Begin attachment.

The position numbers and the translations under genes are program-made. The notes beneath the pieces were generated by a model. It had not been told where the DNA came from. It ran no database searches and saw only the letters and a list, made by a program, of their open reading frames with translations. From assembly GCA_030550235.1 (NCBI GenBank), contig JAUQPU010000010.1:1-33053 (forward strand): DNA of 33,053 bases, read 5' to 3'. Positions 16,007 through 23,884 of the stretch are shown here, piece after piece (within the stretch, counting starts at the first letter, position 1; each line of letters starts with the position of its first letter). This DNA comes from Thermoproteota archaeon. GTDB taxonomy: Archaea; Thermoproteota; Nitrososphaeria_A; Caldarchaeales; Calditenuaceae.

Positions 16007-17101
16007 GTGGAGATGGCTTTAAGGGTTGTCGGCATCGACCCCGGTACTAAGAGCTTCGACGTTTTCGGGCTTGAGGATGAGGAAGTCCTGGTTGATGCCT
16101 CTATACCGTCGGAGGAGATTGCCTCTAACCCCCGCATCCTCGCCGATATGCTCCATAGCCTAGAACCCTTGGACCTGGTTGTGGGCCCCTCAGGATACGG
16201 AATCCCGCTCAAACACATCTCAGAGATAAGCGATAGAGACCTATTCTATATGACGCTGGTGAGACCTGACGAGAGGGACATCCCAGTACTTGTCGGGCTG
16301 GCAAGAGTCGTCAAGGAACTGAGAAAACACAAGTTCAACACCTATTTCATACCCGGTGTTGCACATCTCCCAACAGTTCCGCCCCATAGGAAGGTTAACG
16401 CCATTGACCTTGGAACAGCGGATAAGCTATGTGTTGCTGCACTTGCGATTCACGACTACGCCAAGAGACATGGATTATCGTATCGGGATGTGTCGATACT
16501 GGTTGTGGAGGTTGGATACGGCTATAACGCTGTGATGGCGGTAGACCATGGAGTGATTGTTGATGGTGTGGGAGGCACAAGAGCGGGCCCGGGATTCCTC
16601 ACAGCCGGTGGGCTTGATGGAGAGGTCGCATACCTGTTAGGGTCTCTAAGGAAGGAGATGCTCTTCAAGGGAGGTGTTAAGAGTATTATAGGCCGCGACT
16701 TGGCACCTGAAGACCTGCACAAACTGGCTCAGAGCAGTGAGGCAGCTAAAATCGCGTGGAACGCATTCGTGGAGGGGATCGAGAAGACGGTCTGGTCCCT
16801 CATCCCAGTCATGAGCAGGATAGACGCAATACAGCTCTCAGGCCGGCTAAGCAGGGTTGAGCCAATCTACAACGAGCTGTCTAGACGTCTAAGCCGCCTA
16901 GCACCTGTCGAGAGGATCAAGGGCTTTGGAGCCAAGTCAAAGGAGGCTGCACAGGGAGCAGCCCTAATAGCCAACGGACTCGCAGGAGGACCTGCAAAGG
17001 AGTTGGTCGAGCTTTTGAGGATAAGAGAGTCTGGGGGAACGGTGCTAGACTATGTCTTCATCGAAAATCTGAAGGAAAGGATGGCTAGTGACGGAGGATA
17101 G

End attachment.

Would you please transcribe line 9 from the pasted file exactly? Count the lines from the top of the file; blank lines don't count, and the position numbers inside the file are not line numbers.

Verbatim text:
16601 ACAGCCGGTGGGCTTGATGGAGAGGTCGCATACCTGTTAGGGTCTCTAAGGAAGGAGATGCTCTTCAAGGGAGGTGTTAAGAGTATTATAGGCCGCGACT